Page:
Who among us?

Yesterday Donald J. Trump invaded Everett, a once-thriving mill town that’s now in transition, let’s say, though I have no idea to what. At any rate, its blue-collar heritage intact, Everett joined Lynden and Spokane as Trump venues in the state of Washington, the latter two cities well-known for their extreme conservatism. Is Everett not far behind, despite Democrats solidly entrenched in elected offices?

As my wife and I took the elevator down in our apartment complex, a woman joined us from a floor or two below. With a smile on her face she announced that she was a “Trumper” holding a ticket to last night’s event and hoping to make it into the arena. As my wife and I headed out for dinner, we wondered aloud what was behind the smiling eyes? Unfortunately, we concluded that she was a racist.* Harsh? But if Donald J. Trump stands for anything, it is racism.

Since Trump’s campaign announced that the candidate would be appearing at Xfinity Arena, about four blocks away from our downtown dwelling, I had wondered who among my neighbors would be attending the rally, or at least trying to get in. Actually, I do not want to know the answer. One confirmed is enough.

The Everett Herald talked with a few people waiting to get in. Here are some excerpts:

“This election cost me a 30-year friendship,” she said. “That’s how serious this election is. I have a 30-year friend who was a Bernie supporter. I’m a Trump supporter. We got into it so much that it ended our friendship.”

Brandon Knox, 18, of Auburn, showed up at 2 a.m. and was first in line.

“I like Trump because he’s pro-gun and he wants to enforce immigration,” he said.

Photographs taken both inside and outside the arena show white faces almost exclusively. These are the Trumpkins, the Trumpsters, the Trumpettes, the Tumpeteers.

Conspicuously absent from the event? Local and state Republican office holders. Hmmm.


* Here’s my dictionary’s definition: a person who shows or feels discrimination or prejudice against people of other races, or who believes that a particular race is superior to another

Morphing from small to huge

The planet is warming. A simple enough fact to verify for those who have thermometers, evidently absent from Republican households. The Guardian cites Gavin Schmidt’s conclusions. He’s a climate scientist working for NASA.

“It’s the long-term trend we have to worry about though and there’s no evidence it’s going away and lots of reasons to think it’s here to stay,” Schmidt said. “There’s no pause or hiatus in temperature increase. People who think this is over are viewing the world through rose-tinted spectacles. This is a chronic problem for society for the next 100 years.”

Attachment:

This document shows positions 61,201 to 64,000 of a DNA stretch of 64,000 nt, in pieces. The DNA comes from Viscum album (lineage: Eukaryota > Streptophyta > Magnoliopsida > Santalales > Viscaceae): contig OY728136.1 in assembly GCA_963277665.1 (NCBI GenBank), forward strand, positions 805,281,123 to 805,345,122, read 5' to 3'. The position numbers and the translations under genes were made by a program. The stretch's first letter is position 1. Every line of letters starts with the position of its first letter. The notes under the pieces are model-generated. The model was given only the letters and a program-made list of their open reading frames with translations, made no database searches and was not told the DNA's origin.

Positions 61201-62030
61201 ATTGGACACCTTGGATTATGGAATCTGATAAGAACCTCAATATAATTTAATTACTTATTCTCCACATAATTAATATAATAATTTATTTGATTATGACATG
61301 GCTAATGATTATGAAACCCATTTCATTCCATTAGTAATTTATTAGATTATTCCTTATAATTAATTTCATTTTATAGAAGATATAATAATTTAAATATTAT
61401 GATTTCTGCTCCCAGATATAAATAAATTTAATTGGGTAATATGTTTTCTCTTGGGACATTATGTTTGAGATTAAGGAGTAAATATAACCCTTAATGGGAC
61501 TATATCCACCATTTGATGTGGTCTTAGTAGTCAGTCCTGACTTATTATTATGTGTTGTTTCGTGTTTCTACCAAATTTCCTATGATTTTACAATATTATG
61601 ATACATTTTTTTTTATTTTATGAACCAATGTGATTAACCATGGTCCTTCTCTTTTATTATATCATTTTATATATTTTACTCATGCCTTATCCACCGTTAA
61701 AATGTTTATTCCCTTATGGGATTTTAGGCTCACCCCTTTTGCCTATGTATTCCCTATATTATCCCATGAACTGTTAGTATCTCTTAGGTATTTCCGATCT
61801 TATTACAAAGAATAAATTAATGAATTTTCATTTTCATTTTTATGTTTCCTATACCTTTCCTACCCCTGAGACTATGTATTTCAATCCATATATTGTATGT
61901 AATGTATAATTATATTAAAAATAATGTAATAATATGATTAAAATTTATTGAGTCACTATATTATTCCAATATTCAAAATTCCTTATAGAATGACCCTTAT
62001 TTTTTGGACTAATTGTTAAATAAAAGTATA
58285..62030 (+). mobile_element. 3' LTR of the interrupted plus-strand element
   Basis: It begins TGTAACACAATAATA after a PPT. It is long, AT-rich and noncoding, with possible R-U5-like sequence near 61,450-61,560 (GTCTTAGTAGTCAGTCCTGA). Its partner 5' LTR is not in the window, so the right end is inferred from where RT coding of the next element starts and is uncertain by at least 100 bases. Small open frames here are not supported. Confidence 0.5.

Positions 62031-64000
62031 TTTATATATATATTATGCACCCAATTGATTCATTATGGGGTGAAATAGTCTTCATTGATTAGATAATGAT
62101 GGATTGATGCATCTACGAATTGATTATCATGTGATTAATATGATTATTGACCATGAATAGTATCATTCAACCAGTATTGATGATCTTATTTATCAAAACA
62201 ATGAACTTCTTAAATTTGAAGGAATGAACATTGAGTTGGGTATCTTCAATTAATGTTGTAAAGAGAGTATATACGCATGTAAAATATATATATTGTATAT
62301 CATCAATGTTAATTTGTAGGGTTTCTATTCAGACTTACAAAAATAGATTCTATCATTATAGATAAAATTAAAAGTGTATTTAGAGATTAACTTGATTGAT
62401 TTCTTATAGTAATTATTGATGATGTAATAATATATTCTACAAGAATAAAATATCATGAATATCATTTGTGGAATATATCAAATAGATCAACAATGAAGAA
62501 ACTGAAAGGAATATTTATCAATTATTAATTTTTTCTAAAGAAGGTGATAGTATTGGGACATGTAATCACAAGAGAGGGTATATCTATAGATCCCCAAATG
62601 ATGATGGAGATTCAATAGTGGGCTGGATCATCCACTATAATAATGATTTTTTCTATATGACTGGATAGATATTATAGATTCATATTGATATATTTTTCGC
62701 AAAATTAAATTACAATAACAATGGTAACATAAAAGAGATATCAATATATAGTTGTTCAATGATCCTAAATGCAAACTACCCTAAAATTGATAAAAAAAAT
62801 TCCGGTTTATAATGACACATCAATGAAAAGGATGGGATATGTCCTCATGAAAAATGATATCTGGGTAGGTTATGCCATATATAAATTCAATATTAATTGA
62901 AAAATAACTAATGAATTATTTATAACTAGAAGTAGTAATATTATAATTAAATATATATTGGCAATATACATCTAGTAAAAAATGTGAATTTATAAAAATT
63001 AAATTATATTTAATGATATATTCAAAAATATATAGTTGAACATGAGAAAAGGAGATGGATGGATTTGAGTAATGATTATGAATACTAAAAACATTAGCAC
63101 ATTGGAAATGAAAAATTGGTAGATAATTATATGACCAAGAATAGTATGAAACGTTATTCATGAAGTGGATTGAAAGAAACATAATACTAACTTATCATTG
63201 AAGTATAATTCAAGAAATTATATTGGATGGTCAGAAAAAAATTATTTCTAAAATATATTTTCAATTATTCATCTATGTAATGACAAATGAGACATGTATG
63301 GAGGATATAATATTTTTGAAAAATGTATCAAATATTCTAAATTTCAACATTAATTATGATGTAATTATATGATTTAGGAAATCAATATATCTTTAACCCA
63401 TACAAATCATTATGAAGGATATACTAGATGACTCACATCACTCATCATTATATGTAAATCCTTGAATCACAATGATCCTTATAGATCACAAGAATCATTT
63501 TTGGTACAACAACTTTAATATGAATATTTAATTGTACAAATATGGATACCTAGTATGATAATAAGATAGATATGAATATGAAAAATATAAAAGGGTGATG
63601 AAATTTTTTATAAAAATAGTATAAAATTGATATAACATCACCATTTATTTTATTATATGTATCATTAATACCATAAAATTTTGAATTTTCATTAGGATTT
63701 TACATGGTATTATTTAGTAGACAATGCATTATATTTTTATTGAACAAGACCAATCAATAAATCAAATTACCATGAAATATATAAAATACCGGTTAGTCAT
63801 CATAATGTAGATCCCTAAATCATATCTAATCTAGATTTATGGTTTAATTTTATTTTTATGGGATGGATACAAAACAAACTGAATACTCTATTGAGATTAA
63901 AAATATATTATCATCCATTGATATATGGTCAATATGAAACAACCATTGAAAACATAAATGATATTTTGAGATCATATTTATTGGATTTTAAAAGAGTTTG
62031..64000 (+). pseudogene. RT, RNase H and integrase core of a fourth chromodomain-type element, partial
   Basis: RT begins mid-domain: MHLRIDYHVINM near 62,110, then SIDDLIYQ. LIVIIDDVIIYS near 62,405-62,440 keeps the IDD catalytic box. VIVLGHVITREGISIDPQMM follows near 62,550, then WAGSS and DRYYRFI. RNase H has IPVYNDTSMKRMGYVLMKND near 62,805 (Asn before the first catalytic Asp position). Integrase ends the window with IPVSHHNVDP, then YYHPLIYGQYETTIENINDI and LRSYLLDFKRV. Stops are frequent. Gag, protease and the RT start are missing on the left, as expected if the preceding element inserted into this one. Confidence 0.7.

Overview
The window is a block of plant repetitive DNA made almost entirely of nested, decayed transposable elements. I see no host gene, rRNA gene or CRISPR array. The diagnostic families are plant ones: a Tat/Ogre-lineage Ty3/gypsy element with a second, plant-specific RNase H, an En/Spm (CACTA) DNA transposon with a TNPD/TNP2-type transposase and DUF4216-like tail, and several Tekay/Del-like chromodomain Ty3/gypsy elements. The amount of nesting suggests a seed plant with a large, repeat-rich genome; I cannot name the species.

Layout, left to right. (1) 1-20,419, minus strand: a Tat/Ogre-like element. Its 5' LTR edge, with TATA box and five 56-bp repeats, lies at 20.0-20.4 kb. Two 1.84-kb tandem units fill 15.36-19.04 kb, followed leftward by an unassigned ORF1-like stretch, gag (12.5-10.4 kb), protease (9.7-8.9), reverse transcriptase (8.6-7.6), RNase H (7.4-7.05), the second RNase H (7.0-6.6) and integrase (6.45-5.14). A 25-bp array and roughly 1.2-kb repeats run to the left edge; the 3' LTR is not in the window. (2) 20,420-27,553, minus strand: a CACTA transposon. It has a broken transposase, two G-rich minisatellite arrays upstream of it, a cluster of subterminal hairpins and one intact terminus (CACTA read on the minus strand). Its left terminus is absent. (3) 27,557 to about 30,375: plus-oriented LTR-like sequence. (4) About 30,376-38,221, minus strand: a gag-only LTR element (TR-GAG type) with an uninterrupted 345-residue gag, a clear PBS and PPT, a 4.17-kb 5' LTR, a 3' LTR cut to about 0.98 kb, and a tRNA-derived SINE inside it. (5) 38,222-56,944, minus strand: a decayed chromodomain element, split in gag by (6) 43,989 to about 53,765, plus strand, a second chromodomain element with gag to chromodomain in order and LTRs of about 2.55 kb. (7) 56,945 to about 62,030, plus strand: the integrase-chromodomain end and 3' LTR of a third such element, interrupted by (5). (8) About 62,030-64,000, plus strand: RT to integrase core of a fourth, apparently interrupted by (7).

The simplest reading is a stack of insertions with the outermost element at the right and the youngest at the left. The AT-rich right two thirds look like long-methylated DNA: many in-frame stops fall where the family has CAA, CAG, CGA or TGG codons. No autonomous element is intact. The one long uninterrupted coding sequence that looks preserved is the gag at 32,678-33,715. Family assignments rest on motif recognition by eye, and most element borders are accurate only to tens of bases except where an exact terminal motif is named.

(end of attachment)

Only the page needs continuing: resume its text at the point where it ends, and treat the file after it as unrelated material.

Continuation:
Here’s the rather large challenge we collectively face: we could act now to curtail greenhouse gas emissions or we could keep kicking the can down the road indefinitely. If we choose the latter, then it will surely be too late to limit global temperature increases to two degrees Centigrade and stop sea levels rising above three feet.

In effect, Mother Earth is saying that we can pay her a little bit today or a huge amount tomorrow. But that tomorrow will be unlike anything humans have experienced for hundreds of thousands of years.

nasa temperatures 8:2016jpg

“Knowing” is not knowing

Matthew Yglesias argues that the press can both determine and fuel headlines. The decision to cover or not to cover x may be just as significant as what is written about x.

Yglesias discusses the media’s pass on Colin Powell’s charitable foundation, America’s Promise, which continued while he was Secretary of State and which featured well-heeled donors contributing, perhaps with expectations of benefit.

Well, Powell’s wife, Alma Powell, took it over. And it kept raking in donations from corporate America. Ken Lay, the chair of Enron, was a big donor. He also backed a literacy-related charity that was founded by the then-president’s mother. The US Department of State, at the time Powell was secretary, went to bat for Enron in a dispute the company was having with the Indian government.

Yglesias suggests that the constant barrage of negative press against the Clintons led many to “know” that she must be “corrupt.” Such “knowledge” served as a prism through which Clinton detractors viewed every word and deed of the Clintons.

Because people “know” that she is corrupt, every decision she makes and every relationship she has is cast in the most negative possible light. When she doesn’t allow her policy decisions to be driven by donors, she’s greeted by headlines like “Hillary Blasts For-Profit Colleges, But Bill Took Millions From One.”

The media are not themselves charitable foundations. They’re in business to make money, which is becoming increasingly difficult to do. We should not be surprised, then, that they resort to misleading headlines to attract visitors or that they run hit pieces against public officials. There is a ready-made audience for sensationalization. Yglesias:

It’s natural to assume that where there’s smoke, there’s fire. But the smoke emanating from the Clinton Foundation is not a naturally occurring phenomenon. It is the result of a reasonably well-funded dedicated partisan opposition research campaign, and of editorial decisions by the managers of major news organizations to dedicate resources to running down every possible Clinton email lead in the universe.